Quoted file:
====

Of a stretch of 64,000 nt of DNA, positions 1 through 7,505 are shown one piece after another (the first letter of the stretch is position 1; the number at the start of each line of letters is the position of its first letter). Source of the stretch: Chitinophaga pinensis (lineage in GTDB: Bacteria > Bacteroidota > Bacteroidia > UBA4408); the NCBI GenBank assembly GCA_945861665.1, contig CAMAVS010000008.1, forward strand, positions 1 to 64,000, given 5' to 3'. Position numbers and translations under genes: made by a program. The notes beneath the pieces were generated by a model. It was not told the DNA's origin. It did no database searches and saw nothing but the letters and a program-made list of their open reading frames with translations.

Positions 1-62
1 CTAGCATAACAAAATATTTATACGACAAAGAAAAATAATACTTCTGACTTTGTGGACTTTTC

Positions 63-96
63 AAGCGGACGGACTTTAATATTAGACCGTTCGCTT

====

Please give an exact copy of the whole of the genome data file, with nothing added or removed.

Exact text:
Of a stretch of 64,000 nt of DNA, positions 1 through 7,505 are shown one piece after another (the first letter of the stretch is position 1; the number at the start of each line of letters is the position of its first letter). Source of the stretch: Chitinophaga pinensis (lineage in GTDB: Bacteria > Bacteroidota > Bacteroidia > UBA4408); the NCBI GenBank assembly GCA_945861665.1, contig CAMAVS010000008.1, forward strand, positions 1 to 64,000, given 5' to 3'. Position numbers and translations under genes: made by a program. The notes beneath the pieces were generated by a model. It was not told the DNA's origin. It did no database searches and saw nothing but the letters and a program-made list of their open reading frames with translations.

Positions 1-62
1 CTAGCATAACAAAATATTTATACGACAAAGAAAAATAATACTTCTGACTTTGTGGACTTTTC

Positions 63-96
63 AAGCGGACGGACTTTAATATTAGACCGTTCGCTT